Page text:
About Me

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No Fixed Abode, Home Counties, United Kingdom
I’m a 51-year-old Aspergic CAD-Monkey. Sardonic, cynical and with the political leanings of a social reformer, I’m also a toy and model figure collector, particularly interested in the history of plastics and plastic toys. Other interests are history, current affairs, modern art, and architecture, gardening and natural history. I love plain chocolate, fireworks and trees but I don’t hug them, I do hug kittens. I hate ignorance, when it can be avoided, so I hate the 'educational' establishment and pity the millions they’ve failed with teaching-to-test and rote 'learning' and I hate the short-sighted stupidity of the entire ruling/industrial elite, with their planet destroying fascism and added “buy-one-get-one-free”. I also have no time for fools and little time for the false crap we're all supposed to pretend we haven't noticed, or the games we're supposed to play.

Wednesday, February 16, 2011

W is for Webbing

Another update of the Royal, Loyal, German, American! This time he gets armed and dangerous! 60th Rifles are go!

A collage showing the file of paper and card oddments, the three sheets selected (two neutral 'linen' colours and a black for the Rifles belts and straps) and in the main picture the little strips cut ready, using both the Airfix template and the Chappell artwork as a guide, cut longer they will be trimmed down as I work on them.

By the numbers;

1) Waist belt, rifle sling and two 'webbing' traps cut ready for use. The waist belt and rifle sling have been dampened (I just lick both sides) and are being shaped.

2) The ends are folded over two pieces of fine wire, to make the sling-swivels. Old motor windings will produce nice workable wire in copper, bronze and brass finishes (although I think this came from a shaped-wire Christmas decoration of a basket/star thing?) while phone line gives steel wire and fuse-wire and solder provide very soft 'steel' wire in several thicknesses. Thicker wire in brass or steel finish comes from power flex, while stiff (tensile) steel wire can be bought from music shops as piano wire or guitar string. Finally; model shops have a selection of stiffer brass finish wire/rod and the same steel wires sold in music shops.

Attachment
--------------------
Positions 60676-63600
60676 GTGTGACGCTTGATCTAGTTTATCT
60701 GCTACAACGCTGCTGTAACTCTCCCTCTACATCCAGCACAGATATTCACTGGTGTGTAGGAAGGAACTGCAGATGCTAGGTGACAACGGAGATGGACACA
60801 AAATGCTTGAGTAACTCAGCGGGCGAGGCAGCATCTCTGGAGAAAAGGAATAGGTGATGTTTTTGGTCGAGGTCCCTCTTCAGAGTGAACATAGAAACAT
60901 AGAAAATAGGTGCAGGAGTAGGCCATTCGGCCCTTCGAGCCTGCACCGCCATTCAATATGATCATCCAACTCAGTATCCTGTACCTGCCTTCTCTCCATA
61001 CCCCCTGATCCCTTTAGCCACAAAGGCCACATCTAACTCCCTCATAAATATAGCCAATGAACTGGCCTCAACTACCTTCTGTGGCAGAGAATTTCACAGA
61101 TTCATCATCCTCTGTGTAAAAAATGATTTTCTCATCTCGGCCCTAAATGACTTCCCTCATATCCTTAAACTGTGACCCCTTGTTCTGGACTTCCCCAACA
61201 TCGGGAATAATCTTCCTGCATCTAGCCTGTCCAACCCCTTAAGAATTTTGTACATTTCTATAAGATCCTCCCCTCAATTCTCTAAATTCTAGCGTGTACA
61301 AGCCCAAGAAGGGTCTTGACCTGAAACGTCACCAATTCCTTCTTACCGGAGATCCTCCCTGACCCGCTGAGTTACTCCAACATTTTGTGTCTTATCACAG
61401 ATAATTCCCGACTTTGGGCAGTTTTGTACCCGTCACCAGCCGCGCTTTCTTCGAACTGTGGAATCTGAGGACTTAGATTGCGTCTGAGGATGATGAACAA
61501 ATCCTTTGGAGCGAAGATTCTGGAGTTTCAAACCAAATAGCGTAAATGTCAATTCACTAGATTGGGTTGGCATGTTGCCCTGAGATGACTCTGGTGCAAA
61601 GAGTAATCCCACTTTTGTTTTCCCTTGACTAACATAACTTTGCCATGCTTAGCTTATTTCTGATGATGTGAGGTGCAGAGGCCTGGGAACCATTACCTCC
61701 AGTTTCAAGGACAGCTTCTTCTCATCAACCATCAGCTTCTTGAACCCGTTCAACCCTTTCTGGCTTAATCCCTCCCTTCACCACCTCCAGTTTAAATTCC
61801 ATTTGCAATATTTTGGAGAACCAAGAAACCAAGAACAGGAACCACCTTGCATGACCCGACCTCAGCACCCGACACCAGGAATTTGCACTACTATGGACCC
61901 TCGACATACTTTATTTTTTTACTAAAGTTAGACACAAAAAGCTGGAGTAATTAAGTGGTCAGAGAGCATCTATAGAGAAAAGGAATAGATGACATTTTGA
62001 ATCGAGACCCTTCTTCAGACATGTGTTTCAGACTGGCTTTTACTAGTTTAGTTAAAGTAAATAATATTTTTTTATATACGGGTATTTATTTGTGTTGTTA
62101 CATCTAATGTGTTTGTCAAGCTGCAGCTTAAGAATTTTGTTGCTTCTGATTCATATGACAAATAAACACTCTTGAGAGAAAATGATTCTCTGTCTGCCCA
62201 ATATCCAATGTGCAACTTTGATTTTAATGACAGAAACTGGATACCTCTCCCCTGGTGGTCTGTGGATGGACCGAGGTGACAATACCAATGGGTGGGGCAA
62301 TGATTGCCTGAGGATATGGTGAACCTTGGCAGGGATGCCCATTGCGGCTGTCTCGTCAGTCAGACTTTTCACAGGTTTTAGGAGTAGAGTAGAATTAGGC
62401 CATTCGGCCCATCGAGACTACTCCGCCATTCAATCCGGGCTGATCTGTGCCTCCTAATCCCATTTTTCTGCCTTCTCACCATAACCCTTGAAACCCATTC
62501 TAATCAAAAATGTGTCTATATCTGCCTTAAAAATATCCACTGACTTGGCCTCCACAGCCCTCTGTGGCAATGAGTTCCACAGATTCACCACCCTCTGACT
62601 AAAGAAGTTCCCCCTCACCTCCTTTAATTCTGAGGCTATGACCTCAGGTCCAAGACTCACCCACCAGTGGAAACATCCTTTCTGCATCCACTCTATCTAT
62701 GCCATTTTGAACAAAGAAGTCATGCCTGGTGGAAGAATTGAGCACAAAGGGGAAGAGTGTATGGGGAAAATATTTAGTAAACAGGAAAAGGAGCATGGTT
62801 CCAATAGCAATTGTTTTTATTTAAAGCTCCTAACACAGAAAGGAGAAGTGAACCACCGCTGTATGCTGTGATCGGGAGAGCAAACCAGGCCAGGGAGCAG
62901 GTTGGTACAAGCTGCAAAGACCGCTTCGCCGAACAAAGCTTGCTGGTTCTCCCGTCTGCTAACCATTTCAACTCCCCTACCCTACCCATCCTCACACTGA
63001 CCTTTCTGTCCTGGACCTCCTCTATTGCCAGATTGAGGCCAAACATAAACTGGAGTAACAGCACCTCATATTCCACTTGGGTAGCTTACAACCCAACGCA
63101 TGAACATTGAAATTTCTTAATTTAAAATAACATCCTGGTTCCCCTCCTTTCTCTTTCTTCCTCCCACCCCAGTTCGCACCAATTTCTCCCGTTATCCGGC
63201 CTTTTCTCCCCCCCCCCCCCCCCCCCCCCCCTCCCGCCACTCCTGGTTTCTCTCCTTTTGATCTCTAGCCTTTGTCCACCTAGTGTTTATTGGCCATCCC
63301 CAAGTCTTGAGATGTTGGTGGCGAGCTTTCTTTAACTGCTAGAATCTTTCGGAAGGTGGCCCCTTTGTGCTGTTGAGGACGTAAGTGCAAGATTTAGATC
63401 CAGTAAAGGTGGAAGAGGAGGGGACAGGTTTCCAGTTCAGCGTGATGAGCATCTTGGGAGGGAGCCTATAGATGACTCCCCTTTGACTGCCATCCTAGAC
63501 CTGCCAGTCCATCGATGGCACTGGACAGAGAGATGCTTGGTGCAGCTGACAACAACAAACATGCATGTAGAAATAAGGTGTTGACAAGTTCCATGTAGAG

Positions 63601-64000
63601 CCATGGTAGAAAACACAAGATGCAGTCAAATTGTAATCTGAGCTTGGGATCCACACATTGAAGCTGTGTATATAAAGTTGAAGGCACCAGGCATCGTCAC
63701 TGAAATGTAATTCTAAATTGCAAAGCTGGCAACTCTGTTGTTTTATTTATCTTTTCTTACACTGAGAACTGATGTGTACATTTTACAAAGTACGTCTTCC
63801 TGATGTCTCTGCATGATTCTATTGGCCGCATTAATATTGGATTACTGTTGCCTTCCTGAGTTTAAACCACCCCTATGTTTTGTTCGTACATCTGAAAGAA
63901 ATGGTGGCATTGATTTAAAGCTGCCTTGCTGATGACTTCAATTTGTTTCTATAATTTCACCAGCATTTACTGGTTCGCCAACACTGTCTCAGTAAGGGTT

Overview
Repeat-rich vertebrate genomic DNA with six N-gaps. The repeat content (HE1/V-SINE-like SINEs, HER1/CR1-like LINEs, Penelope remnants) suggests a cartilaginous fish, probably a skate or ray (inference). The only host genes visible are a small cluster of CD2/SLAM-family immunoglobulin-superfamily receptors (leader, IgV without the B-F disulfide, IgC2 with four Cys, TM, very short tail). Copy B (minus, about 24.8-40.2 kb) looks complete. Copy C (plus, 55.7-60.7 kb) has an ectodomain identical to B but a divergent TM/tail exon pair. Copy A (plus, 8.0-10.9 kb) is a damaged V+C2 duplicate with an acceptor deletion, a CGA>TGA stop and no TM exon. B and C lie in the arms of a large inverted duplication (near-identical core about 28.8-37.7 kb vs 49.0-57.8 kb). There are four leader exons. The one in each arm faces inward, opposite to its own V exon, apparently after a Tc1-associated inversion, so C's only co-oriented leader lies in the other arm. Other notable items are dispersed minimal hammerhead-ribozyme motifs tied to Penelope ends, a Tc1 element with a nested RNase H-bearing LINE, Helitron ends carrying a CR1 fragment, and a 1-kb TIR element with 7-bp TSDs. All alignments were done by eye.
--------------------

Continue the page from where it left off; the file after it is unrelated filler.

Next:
3) Once the superglue has set, the wire is folded round and over itself and trimmed-off. The joins will face the figure where they won't be seen by the casual observer.

4) Shaped and ready to fit, again a second damping helps, it actually looked exactly how I wanted it to look at this stage, slightly falling forward in line with the angle of the weapon and the effect of gravity.

5) By the time I'd mucked about with it for five minutes, damped it again, had it fall off, re-glued it and then 'set' it with a painting of superglue, it had lost the 'perfect' shape, but was still OK.

6) The finished strap against the un-worked off-cut. The coat of superglue gives a dirty/sweaty, 'used' colour and a bit more texture.